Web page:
Amazon Best Books of the Month, July 2012:
Light but not fluffy, spare but not small, this novel from the Chicago-based playwright and novelist is a love letter to youth, art, and, well, love. It is 1999, and 23-year-old Odile (think the actress from Amélie
or The Entertainer
, except she’s American; ever self-aware, Meno concludes the book with a note expecting a movie version) and Jack, a 25-year-old semi-slacker, meet through their excruciatingly dull cubicle jobs and decide to start their own unboring art movement. Along the way, they talk, ride bicycles, and do graffiti. But the plot here is not the thing. Meno’s style is charmingly simple: He writes in short chapters mercifully light on irony and peppered with black-and-white illustrations and photographs that stop just this side of cute, raising this tale of frustrated Gen-Xers way above the clichéd boy-meets-girl, boy-loses-girl story of any era. --Sara Nelson
--This text refers to the
Earphones Award Winner. ""[Julia] Whelan's impeccable timing, pacing, and command of the different characters make for a beguiling listening experience. Whelan emphasizes the ordinary and unique qualities of the characters and accentuates the freshness of this quixotic and unconventional story."" - AudioFile Magazine
Starred Review. ""Meno has constructed a snow-flake delicate inquiry into alienation and longing. Illustrated with drawings and photographs and shaped by tender empathy, buoyant imagination, and bittersweet wit, this wistful, provocative, off-kilter love story affirms the bonds forged by art and story."" - Booklist
""High on quirk and hipster cred, the novel is light as air, surprisingly unpretentious, and extremely kind to its larky, irony-addled protagonists...endearing."" - Publishers Weekly, ""Pick of the Week""
A Best Fiction Book of 2012. ""...a gorgeous little indie romance, circa 1999... But when things Get Weird as things do when we're young, Meno is refreshingly honest in portraying the lowest lows and not just the innocent highs. A sweetheart of a novel, complete with a hazy ending."" - Kirkus Reviews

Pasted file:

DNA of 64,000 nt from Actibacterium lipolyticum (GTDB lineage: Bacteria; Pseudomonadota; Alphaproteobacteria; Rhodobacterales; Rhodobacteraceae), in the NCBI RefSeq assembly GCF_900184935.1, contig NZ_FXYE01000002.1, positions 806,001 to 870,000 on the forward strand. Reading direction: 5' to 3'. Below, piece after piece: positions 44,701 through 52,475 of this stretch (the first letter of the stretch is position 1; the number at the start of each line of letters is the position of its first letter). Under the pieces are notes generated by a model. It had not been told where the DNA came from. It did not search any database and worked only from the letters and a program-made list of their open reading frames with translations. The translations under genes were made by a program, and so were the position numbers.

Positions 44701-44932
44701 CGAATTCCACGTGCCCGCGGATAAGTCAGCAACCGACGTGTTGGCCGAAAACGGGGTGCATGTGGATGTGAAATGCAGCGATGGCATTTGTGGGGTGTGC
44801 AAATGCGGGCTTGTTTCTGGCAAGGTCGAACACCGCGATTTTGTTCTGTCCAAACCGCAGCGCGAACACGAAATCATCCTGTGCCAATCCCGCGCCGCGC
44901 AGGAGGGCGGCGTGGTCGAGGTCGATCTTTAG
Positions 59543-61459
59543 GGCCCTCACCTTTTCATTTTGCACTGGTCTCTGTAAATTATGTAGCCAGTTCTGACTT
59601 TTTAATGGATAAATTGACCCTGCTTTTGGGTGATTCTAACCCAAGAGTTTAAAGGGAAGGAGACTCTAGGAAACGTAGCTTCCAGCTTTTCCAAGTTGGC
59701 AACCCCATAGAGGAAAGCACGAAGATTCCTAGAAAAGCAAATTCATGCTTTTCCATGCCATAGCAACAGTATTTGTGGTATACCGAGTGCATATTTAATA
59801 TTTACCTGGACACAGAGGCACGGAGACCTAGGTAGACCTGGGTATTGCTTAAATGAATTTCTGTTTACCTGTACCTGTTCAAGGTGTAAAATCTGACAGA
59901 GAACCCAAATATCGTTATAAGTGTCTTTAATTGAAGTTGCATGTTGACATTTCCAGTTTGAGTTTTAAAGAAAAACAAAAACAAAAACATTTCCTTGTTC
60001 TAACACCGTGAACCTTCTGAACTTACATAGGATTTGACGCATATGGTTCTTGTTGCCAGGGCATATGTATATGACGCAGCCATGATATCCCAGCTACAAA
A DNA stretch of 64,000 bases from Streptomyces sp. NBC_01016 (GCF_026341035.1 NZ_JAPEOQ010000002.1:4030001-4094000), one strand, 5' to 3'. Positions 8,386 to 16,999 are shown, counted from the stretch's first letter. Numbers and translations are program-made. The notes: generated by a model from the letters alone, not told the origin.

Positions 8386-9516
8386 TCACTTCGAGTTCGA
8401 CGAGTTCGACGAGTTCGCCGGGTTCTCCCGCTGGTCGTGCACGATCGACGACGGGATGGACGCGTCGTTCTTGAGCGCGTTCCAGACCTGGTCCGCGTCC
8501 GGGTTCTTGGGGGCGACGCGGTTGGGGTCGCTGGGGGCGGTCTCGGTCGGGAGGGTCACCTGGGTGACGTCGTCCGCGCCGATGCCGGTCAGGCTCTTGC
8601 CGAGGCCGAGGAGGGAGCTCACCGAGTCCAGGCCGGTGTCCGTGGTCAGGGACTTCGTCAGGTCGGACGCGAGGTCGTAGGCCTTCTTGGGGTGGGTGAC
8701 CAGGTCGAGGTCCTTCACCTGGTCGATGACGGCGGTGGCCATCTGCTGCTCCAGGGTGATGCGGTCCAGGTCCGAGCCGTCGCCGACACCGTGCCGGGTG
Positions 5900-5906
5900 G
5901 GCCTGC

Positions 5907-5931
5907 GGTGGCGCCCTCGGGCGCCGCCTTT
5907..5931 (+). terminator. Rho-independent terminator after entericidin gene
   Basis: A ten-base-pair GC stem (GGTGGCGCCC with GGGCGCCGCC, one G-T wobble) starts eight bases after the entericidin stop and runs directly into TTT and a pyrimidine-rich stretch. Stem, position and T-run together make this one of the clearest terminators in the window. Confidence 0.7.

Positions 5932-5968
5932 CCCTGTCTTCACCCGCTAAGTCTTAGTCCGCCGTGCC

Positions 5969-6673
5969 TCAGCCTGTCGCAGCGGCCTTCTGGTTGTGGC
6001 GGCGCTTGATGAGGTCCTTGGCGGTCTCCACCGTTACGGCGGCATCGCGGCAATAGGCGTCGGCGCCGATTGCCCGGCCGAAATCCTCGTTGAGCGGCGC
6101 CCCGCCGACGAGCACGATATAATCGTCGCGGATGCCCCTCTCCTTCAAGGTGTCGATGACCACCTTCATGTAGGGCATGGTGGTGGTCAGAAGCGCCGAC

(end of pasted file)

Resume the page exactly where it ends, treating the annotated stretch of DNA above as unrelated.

""Along with PBRs, flannels, and thick-framed glasses, this Millennial Franny and Zooey is an instant hipster staple."" - Marie Claire
One of the ""Most Anticipated: The Great Second-Half 2012 Book Preview"" titles. - The Millions
""...Meno has written the book he's been wanting to write for years, combining all of those classic elements of his previous work... Gorgeously packaged, it's like a Meno box set 15 years in the making."" - Time Out Chicago
""In this geeky-elegant novel, Meno transforms wintery Chicago into a wondrous crystallization of countless dreams and tragedies, while telling the stories of two derailed young artists, two wounded souls, in cinematic vignettes that range from lushly atmospheric visions to crack-shot volleys of poignant and funny dialogue."" - Kansas City Star
""Meno supplies an off-kilter, slightly inappropriate answer to the Hollywood rom-com. Meno is a deft writer. The dialogue in Office Girl is often funny, the pacing quirky, and some of its quick, affecting similes remind me of Lorrie Moore."" - Chicago Reader
""...an honest look at the isolation of being a creative person in your 20s living in a city."" - Daily Beast, ""3 Must-Read Offbeat Novels""
""Fresh and sharply observed, Office Girl is a love story on bicycles, capturing the beauty of individual moments and the magic hidden in everyday objects and people. Joe Meno will make you stop and notice the world. And he will make you wonder."" - Hannah Tinti, author of The Good Thief